2. If your plan is to tent in different campsites for extended periods of time, you might be able to get one with water included.

As for food, it might not be as hard as you think. While it’s not as if you’ll have a fridge, freezer, oven, microwave, and all the appliances that you have the luxury of using at home, you can still get creative.

To heat and cook meals, you can buy dedicated camping stoves (or even frying pans) to get the job done. Heck, you can even find creative ways to boil water that you probably wouldn’t have thought of at home. Additionally, you could even purchase a portable cooler (and bags of ice to go inside) to allow you to store certain foods for limited days.

In other words, a trip to the grocery store could still lead to you choosing many items you would at home. Just know that buying in bulk will be a lot harder, though you still could avoid taking grocery trips every single day.

3. Location, location, location

The Tetons, as Seen from the Banks of the Gros Ventre River Valley
Photo by Jesse Gardner / Unsplash

Where you plan to live in a tent long term is just as essential as asking how to live in a tent long term. Understand that different laws and regulations may be in place depending on where you want to stay.

Whether you want to buy a piece of land, camp at different campsites, or even live on someone else’s property, you need to properly research and know if what you want to do will be legal. The easiest way will be to just call around for campgrounds that will allow you to tent for extended periods of time.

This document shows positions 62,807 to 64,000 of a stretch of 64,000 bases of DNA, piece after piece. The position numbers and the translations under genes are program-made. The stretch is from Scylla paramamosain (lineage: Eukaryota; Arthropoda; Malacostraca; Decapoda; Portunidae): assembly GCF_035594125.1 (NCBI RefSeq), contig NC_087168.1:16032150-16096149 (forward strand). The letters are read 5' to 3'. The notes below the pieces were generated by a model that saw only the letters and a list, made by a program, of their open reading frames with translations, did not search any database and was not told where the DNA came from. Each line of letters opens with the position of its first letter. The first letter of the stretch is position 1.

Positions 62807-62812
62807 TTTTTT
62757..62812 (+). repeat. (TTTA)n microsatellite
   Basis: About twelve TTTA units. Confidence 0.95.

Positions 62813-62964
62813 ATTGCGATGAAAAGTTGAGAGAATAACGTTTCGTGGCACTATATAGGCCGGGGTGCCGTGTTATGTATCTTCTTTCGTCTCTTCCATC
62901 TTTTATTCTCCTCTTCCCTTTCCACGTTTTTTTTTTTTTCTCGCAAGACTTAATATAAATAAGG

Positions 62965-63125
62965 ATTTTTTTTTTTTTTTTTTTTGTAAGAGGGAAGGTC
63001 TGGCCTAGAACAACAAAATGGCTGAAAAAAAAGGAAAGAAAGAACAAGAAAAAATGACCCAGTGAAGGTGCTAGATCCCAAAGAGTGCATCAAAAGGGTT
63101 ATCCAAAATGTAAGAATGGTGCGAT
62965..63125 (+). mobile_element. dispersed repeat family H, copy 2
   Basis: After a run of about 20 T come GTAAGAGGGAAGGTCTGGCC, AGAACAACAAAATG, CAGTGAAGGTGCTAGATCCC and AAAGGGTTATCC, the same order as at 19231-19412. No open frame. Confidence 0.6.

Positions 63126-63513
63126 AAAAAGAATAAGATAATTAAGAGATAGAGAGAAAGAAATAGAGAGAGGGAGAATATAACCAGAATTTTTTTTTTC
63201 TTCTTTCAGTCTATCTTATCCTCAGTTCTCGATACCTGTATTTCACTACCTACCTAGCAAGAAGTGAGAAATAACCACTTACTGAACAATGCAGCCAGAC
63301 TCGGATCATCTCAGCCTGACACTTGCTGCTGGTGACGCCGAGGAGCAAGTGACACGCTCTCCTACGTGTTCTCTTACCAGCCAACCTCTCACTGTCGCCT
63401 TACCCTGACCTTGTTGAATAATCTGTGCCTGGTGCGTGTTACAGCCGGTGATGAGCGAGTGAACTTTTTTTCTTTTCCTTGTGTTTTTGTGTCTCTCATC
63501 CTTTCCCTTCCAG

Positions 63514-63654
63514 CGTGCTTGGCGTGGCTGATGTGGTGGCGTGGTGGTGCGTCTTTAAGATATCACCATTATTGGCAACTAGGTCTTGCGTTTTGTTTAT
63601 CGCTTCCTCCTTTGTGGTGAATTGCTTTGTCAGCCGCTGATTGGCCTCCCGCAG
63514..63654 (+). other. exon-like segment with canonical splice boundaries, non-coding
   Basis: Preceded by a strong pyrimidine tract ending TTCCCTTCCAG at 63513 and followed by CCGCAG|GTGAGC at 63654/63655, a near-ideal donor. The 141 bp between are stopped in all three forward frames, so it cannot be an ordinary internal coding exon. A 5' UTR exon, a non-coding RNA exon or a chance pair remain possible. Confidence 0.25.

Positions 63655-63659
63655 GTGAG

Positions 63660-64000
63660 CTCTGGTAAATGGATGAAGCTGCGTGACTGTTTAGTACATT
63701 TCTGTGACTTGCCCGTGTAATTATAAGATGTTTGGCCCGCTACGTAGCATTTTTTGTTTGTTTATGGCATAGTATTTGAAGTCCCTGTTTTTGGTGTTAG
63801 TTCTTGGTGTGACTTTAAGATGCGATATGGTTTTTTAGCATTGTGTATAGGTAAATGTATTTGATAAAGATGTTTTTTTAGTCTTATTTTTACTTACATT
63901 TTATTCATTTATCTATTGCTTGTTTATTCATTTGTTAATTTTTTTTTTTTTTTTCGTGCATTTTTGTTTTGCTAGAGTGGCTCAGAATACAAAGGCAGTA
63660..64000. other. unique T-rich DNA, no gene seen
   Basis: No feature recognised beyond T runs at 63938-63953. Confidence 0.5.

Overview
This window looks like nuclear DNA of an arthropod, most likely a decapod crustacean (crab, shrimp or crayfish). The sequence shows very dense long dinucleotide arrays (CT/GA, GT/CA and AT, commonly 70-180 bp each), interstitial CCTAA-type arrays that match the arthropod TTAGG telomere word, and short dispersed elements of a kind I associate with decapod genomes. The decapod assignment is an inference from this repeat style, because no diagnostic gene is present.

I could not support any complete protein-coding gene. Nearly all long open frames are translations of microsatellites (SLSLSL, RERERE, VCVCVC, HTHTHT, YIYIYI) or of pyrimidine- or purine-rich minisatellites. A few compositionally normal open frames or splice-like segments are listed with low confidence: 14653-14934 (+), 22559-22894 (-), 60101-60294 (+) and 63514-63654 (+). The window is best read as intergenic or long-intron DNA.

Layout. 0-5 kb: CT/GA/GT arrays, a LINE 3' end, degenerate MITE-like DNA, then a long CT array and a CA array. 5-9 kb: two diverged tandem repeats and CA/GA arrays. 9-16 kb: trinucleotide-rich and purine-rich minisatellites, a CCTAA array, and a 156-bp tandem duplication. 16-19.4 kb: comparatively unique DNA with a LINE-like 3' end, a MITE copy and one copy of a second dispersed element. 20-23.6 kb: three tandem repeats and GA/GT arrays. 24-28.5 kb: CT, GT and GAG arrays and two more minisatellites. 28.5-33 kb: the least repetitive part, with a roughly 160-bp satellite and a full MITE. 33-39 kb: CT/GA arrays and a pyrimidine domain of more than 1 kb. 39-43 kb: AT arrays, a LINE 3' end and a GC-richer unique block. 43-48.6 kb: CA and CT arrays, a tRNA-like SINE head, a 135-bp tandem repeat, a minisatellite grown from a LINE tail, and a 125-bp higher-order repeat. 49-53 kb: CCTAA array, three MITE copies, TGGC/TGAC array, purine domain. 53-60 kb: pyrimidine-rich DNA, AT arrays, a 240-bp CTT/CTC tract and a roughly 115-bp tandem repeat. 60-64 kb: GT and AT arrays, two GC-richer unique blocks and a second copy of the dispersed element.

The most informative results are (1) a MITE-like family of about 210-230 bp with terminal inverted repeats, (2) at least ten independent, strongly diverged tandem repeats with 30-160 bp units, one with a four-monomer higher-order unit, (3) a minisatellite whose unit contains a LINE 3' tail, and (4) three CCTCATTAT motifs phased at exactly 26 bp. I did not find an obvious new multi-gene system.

However, it’s not just that. Consider the physical location (in the world) you’d want to try and live this way. Different parts of the world will experience different climates and different climate challenges. Do you want to deal with extreme heat for several months out of the year? Do you want to have to account for colder weather with the possibility of snow and ice?

These are significant questions to ask yourself and answer. Finding a location with optimal cell service (and possibly even internet service) is probably also going to be important for you. Research this to death as you’ll want to be prepared as to live in a tent, you’ll kind of need to have a place to do it (at all times).

4. Don’t forget about your bedding needs

My sister and I went backpacking in Arches National Park over the summer. In some panic ridden state, we woke up and barely caught the sunrise.
Photo by Jack Sloop / Unsplash